Zinsser’s biography covers the subject of our June salon event, Émilie du Châtelet. As Émilie was a woman of many interests, readers will easily find something in common with her. I, for one, was intrigued with her Discours sur le bonheur, a series of writings on the meaning of happiness. Others may be interested in her translation of Newton, which remains one of the most used editions in the francophone world. And, indeed, she did have torrid affairs with men like Voltaire, so her personal life reads like a soap opera.

Non-Fiction (in English)

The Streets of Paris: A Guide to the City of Light Following in the Footsteps of Famous Parisians Throughout History by Susan Cahill

It’s hard to walk around Paris without thinking of the figures who have been there before you. After all, something as nondescript as a corner café could have been your favorite writer’s hang-out spot. Streets of Paris was written with this phenomenon in mind. Susan Cahill takes you on a tour through the capital, bringing with her luminaries like Madame Curie and Edith Piaf. With this guide, you can be in Le Marais and Lincoln Park at the same time.

If any of these titles are to your liking, stop by the médiathèque on the second floor of the Alliance.

Bonne lecture!

Ethan Safron

Meet the Family Lefko-Olson and read why they love the Alliance!

By | Spotlights | No Comments

This Spring, we had the pleasure of learning more about Robert, Annika and Martiene, former students of the Alliance and Chez Kids Academy! Read more about their fascinating journey with French!

***

What was it about the Alliance Française that first interested you?
Both Annika and I studied French in school when we were young…more years ago than we want to admit!We met soon after college, and a few years later I surprised Annika with a trip to Paris for her birthday – with expectations that we would return to France in the future and a desire to communicate with the French in their native language, we began to take classes at Alliance Française de Chicago – we also loved the fact that studying French and conversing with the teachers and other students was a wonderful weekly break from my career working in a sports agency and Annika’s career as a management consultant.

Robert, Annika, and Martiene

Why do you think it’s important to learn a new language?
We asked our daughter this question, and here is her answer – “you can learn about new cultures and meet new friends and your life can be more interesting” – Annika and I agree – we have always told Martiene that the more languages you know, the more people you can meet and the more friends you can have around the world.

 

What is the most challenging thing about studying a new language?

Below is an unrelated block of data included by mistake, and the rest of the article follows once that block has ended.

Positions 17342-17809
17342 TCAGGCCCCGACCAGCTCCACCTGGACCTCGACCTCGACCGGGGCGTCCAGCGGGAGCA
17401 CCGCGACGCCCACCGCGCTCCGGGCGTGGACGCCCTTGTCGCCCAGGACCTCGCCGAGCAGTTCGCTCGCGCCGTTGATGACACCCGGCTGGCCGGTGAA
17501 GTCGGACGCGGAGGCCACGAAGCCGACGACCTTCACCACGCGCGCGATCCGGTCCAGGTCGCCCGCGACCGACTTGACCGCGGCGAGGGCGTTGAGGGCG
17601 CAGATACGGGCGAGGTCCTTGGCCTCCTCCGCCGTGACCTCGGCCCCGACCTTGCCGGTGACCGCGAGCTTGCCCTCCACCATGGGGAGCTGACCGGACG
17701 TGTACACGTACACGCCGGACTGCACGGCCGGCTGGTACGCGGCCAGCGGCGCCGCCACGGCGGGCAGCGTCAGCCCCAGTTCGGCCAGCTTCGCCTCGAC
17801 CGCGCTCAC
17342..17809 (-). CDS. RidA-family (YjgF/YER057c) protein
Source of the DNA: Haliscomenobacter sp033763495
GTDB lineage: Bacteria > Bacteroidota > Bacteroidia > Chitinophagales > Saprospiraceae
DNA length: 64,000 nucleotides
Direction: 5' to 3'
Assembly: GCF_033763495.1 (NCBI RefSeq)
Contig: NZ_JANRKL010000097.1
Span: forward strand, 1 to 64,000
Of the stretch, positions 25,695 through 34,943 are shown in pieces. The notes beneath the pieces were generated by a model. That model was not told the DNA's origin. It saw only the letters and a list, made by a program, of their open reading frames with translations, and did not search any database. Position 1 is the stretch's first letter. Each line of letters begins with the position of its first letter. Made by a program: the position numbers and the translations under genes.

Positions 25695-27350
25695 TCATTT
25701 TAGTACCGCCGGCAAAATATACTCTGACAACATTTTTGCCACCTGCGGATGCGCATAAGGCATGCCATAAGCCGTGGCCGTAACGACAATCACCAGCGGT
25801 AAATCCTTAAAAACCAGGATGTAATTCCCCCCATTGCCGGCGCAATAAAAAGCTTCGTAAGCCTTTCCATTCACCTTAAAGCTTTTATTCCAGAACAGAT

Figuring out that there are many languages within each language; of course, in French, there’s the niveaux soutenu, courant/standard, et familier…then add verlan…suddenly, it all makes learning the subjunctive look easier. 🙂

What is the most rewarding thing about studying a new language?
Meeting so many new and interesting people and learning about their culture.

What is your favorite thing you’ve done with French?
Our favorite thing is actually the totality of lots of smaller things, which is to say all of the unique moments we enjoy while living our everyday life in Paris…shopping for groceries at the many different stores on our local market street, talking about wines with the propriétaire of our local wine shop, taking tennis lessons with a French instructor, going to the cinema, chatting with other parents after picking up our daughter at school, dining out with French friends, and even just having a simple conversation with a waiter at an outdoor café.

What has been your favorite Alliance Française class?

Robert, Annika, Martiene and their dog

We truly loved all of our classes at the Alliance Française de Chicago, and the reason is simple – each of the many teachers with whom we’ve studied have had a wonderful passion for teaching and a strong desire to help us learn, while keeping the topics of discussion very interesting. We have such fond memories of our conversations with Adam about world politics, with Jamal about so many different subjects, and with Philippe about raising children.

What do you want to do with French in the future?
Both the U.S.A. and France will be part of our family’s future, and perhaps another country as well – for now, we will continue studying French while living in Paris and continue to try to gain a greater understanding of the French culture. Of course, one important example is having the ability to properly order popcorn in a French cinema…un mélange de popcorn salé et sucré – c’est délicieux! 🙂

Why do you think teaching your kids a new language is important?
Annika and I want our daughter to think globally – learning another language is one simple step toward understanding both the differences and similarities among us. When a person gets to know other people who speak different languages, come from different cultures, and hold different beliefs about the world around us, friendships and the desire to help one another grow stronger while the racism and bigotry that too often exist in this world begin to disappear.

What is your best “souvenir” at the Alliance Française de Chicago?
For Annika and I, it’s absolutely the friendships we formed with teachers, administrators, other students, and parents who had children in the kid’s program – but we’ll let Martiene have the last word – she said “it’s a happy place where you feel at home and you can meet new friends”.